There is always love.

See to it that love continues. It is left to you to tend this work. We cannot do it for you alone. You too must serve. 

from the Year 24 Kemetic Orthodox Oracle of Aset

When I read the Oracle for this year, I was ecstatic. I am all about divine love. Love is basically the key word of my religious practice. The word ‘love’ appears more than a dozen times in the Oracle.

Love is such a big word. It encompasses so many things: friendship, family, religion, sex, partnership, enjoyment, and on and on. Love can be comforting and soothing, or so deep it causes pain. It can be so much more than four letters could ever contain. And yet – four letters contain love in its entirety.

Love is a command, it is a sensation, it is an action; in the Oracle, it is all these things. We are reminded that the gods love us — so much so that They bring us into being, suffused with this love from cradle to grave. We are commanded to act always in love — not in romantic love or friendship, but the love that recognizes that we are all children of the gods, and as such deserve respect, honesty, and dignity. We are given the power to love ourselves, to care for ourselves and our world, and reclaim our innocence.

Love is the foundation of my worship. Everything springs from love. The gods love me, so They call to me to honor Them. I love the gods, so I bring them offerings and kneel before the shrine. I learned about the term bhakti yoga (or bhakti marga) in my brief study of Hinduism, and it springs to mind every time I try to describe my religious ideology. Bhakti yoga can refer to the path to moksha, or freedom, attained by love and devotion to a god or to the Divine as a whole. The goal is to be devoted without pretense or desire for reward; to love God for the sake of loving God, and to allow oneself to become absorbed by the love that joins God and devotee.1

I sometimes describe this feeling as grace, though that word has its own Judeo-Christian connotations. There is this lightness, this breathless joy that I feel when I walk out of Their shrine drenched in Their love. It is this feeling that I try to carry with me through the world. It is this feeling that inspired the name change of this blog. This love is powerful and intoxicating. It changes everything it touches. It has certainly changed me.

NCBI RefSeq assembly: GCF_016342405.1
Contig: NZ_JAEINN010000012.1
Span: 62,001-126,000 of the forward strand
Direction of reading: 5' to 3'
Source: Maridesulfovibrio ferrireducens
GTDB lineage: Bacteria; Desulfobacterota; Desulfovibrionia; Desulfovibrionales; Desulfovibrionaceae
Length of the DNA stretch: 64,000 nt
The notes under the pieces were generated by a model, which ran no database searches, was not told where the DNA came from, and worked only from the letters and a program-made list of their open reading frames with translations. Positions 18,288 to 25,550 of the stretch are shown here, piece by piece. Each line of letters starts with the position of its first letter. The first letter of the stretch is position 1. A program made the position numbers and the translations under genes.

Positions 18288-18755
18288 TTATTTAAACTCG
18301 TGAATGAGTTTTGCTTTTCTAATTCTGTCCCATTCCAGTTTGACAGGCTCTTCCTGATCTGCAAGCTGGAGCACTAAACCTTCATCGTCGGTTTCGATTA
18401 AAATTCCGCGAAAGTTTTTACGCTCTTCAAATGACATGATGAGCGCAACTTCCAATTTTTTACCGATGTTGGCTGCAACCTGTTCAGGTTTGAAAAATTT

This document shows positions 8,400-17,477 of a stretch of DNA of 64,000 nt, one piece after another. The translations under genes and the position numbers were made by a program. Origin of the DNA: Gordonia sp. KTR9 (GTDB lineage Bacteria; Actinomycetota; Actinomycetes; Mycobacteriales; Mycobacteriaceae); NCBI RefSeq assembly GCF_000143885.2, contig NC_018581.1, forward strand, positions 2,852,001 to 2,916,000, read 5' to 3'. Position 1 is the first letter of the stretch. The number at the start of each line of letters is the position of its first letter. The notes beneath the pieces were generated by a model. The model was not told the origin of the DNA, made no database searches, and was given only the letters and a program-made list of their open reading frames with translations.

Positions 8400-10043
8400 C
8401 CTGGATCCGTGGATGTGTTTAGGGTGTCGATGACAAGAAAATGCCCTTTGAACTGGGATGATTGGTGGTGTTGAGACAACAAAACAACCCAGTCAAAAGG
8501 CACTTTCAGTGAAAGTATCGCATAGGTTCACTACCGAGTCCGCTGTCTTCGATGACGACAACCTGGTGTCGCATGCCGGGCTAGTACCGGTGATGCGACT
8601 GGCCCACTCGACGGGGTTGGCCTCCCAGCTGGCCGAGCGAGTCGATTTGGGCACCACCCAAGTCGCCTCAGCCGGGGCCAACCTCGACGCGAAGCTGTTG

We are tasked to serve love, this year. We are instructed to ensure that the love They have given us — pure, strong love — continues to move through the world with us. We are expected to share love with each other, to heal each other and support each other.

I am so ready to carry Their love.


  1. This is a way watered down summary of the concept of bhakti yoga. If you are interested in learning, you may wish to seek out someone currently practicing Hinduism who may be more deeply familiar with the concept. My study of Hinduism was purely academic.

Milestones

Well, I did it. I finished my master’s degree in counseling. I also passed my licensing exam. Now the only thing standing between me and my dream job is a boatload of paperwork — and hopefully not too many job applications.

I’ve been longing to do this work since before I even knew what it was. My youthful drive to be a teacher was spurred by my desire to be a source of support and an open ear to my students. It wasn’t until I had already sent applications to get my bachelor’s degree in music education that I realized that what I really wanted was to become a therapist.

I didn’t know what that meant when I started my undergraduate work in psychology. I figured I’d learn what I needed to know by the time I got to the end of my bachelor’s degree. I didn’t. I took a year off to get my ducks in a row, and took up a master’s program in mental health counseling.

Through it all, I knew that the work I was learning to do is the work that I was meant to do. Even as an undergraduate, I felt driven towards this goal. It feels like a service to my gods, to heal and to serve. I walk with my clients as their guide through their troubles, and I show them compassion and help them to heal. I see this as the greatest offering I could make – to give my daily work in service to my gods. And now here I am.

9.

You have two parents and two beloveds. Would you like to guess?

For the self-discovery;

For the connections and relationships;

For the self-improvement and crucial lessons;

For opening my eyes to everything I needed to see but hadn’t;

For the last nine years living deeply as Your child;

Thank You.

All images from my personal collection.

On sabbaticals.

Taking time off from serving as a priest of my deities has been one of the greatest blessings I have ever received. When I made the decision to temporarily suspend my service, I grieved a little. I felt like I was giving up, like I was losing a piece of myself, like I was a failure. My inability to remain committed to my worship felt like a personal fault, rather than the natural consequence of increased academic and professional requirements.